A comparison was made of four methods of thawing frozen chickens and an average thaw time for each method was determined.Fully and partially thawed chickens, inoculated with salmonellas, Clostridium welchii and Staphylococcus aureus were cooked in a spit-roasting oven at different temperatures for different lengths of time. The chickens were examined freshly cooked and after storage under various conditions.Spit roasting fully thawed chickens until the outer skin was golden brown was sufficient heat-treatment to kill salmonellas and Staph. aureus but Cl. welchii could survive. Salmonellas could also survive if the chickens were not fully thawed before cooking.Incorrect storage after cooking was shown to encourage the growth of pathogens.The incidence of intestinal pathogens in frozen dressed chickens and environmental hazards in spit-roasting establishments were also studied. Of raw chickens examined 35% contained salmonellas (9 serotypes), 63% contained Cl. welchii and 63% Staph. aureus.

  6. Aconite poisoning.

    Science.gov (United States)

    Chan, Thomas Y K

    2009-04-01

    Aconitine and related alkaloids found in the Aconitum species are highly toxic cardiotoxins and neurotoxins. The wild plant (especially the roots and root tubers) is extremely toxic. Severe aconite poisoning can occur after accidental ingestion of the wild plant or consumption of an herbal decoction made from aconite roots. In traditional Chinese medicine, aconite roots are used only after processing to reduce the toxic alkaloid content. Soaking and boiling during processing or decoction preparation will hydrolyze aconite alkaloids into less toxic and non-toxic derivatives. However, the use of a larger than recommended dose and inadequate processing increases the risk of poisoning. A Medline search (1963-February 2009) was conducted. Key articles with information on the use of aconite roots in traditional medicine, active (toxic) ingredients, mechanisms of toxicity, toxicokinetics of Aconitum alkaloids, and clinical features and management of aconite poisoning were reviewed. The cardiotoxicity and neurotoxicity of aconitine and related alkaloids are due to their actions on the voltage-sensitive sodium channels of the cell membranes of excitable tissues, including the myocardium, nerves, and muscles. Aconitine and mesaconitine bind with high affinity to the open state of the voltage-sensitive sodium channels at site 2, thereby causing a persistent activation of the sodium channels, which become refractory to excitation. The electrophysiological mechanism of arrhythmia induction is triggered activity due to delayed after-depolarization and early after-depolarization. The arrhythmogenic properties of aconitine are in part due to its cholinolytic (anticholinergic) effects mediated by the vagus nerve. Aconitine has a positive inotropic effect by prolonging sodium influx during the action potential. It has hypotensive and bradycardic actions due to activation of the ventromedial nucleus of the hypothalamus. Through its action on voltage-sensitive sodium channels in the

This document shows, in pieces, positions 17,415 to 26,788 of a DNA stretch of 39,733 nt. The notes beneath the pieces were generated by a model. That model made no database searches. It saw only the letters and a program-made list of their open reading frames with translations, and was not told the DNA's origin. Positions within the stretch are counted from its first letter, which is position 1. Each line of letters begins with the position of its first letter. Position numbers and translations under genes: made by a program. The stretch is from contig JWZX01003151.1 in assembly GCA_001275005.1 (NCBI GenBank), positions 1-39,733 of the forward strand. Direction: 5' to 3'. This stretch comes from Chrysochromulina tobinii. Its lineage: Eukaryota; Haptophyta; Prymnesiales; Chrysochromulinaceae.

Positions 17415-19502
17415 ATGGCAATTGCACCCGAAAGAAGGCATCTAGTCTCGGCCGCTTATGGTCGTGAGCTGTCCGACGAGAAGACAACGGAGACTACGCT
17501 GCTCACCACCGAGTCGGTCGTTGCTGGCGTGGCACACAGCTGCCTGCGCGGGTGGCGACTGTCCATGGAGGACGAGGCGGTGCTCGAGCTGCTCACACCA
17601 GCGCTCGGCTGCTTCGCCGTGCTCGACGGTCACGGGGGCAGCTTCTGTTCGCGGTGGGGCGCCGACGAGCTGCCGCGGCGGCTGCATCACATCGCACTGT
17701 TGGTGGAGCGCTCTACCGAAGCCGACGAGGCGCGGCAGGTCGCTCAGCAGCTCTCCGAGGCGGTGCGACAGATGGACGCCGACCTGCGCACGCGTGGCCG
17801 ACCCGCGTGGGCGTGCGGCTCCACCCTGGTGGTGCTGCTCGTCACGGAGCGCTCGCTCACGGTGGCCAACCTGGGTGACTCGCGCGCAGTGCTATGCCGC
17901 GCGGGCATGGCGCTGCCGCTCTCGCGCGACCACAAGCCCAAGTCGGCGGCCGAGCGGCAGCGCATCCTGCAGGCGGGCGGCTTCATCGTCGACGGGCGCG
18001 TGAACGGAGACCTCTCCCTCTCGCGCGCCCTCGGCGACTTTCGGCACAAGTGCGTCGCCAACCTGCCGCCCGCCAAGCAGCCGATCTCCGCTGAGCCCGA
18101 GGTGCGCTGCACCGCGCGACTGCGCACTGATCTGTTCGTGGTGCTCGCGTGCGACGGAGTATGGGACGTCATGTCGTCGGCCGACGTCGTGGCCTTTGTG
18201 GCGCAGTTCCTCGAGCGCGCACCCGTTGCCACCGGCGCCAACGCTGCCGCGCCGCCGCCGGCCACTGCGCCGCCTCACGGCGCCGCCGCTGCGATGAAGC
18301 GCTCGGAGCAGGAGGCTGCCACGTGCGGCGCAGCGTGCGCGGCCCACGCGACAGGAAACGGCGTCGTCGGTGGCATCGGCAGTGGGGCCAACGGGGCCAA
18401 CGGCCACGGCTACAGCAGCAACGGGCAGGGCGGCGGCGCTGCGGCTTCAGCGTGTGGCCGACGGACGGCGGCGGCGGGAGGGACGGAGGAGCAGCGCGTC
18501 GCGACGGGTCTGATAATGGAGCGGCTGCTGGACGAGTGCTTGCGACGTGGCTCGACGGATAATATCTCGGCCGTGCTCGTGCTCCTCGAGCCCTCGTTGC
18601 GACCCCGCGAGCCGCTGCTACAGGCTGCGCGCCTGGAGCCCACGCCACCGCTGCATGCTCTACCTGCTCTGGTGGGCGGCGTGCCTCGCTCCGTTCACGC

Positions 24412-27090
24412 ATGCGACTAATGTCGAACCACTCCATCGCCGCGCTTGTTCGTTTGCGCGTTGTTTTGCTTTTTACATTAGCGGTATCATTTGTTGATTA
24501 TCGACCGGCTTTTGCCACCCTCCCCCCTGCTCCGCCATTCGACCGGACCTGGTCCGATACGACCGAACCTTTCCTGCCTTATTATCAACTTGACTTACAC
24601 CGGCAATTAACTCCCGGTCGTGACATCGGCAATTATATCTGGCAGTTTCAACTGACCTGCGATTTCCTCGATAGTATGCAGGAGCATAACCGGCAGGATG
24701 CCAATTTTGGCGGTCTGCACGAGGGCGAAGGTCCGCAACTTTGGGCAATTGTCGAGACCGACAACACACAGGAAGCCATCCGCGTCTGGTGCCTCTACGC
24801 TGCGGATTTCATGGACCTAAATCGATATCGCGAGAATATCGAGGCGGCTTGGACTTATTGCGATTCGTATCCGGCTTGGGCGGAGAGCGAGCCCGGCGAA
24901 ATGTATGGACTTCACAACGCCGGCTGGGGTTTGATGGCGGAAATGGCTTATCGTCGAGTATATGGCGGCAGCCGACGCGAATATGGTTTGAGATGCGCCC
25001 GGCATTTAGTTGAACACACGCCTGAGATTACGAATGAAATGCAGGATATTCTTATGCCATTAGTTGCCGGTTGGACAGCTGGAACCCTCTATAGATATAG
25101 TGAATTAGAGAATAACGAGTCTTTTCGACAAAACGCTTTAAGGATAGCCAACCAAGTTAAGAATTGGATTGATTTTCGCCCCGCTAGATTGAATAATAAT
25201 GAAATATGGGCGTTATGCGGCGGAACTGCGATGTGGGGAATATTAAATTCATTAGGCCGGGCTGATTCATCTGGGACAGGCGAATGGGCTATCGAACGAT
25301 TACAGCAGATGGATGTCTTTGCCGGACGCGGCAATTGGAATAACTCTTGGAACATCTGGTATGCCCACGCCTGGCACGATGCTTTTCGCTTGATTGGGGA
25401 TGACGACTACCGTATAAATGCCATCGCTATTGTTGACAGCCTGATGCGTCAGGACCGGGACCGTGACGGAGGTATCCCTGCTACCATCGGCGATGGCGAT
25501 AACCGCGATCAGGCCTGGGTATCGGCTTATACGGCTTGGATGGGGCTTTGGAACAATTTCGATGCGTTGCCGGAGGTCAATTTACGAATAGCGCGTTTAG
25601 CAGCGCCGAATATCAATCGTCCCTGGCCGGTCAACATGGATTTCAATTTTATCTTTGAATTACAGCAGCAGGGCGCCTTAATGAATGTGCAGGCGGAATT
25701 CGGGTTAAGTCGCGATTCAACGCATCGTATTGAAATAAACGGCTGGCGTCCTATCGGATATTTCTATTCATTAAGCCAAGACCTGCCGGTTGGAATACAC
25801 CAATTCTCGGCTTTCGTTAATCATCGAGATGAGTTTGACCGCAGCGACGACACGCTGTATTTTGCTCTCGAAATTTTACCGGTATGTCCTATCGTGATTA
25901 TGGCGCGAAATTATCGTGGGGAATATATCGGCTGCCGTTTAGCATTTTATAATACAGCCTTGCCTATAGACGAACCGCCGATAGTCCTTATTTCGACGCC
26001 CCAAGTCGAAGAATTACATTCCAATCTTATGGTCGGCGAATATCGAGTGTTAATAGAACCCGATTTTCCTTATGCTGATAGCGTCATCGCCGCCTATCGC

7. Inhibitory Effects of Several Essential Oils towards Salmonella typhimurium, Salmonella paratyphi A and Salmonella paratyphi B

    Directory of Open Access Journals (Sweden)

    S.F. Mazhar

    2014-09-01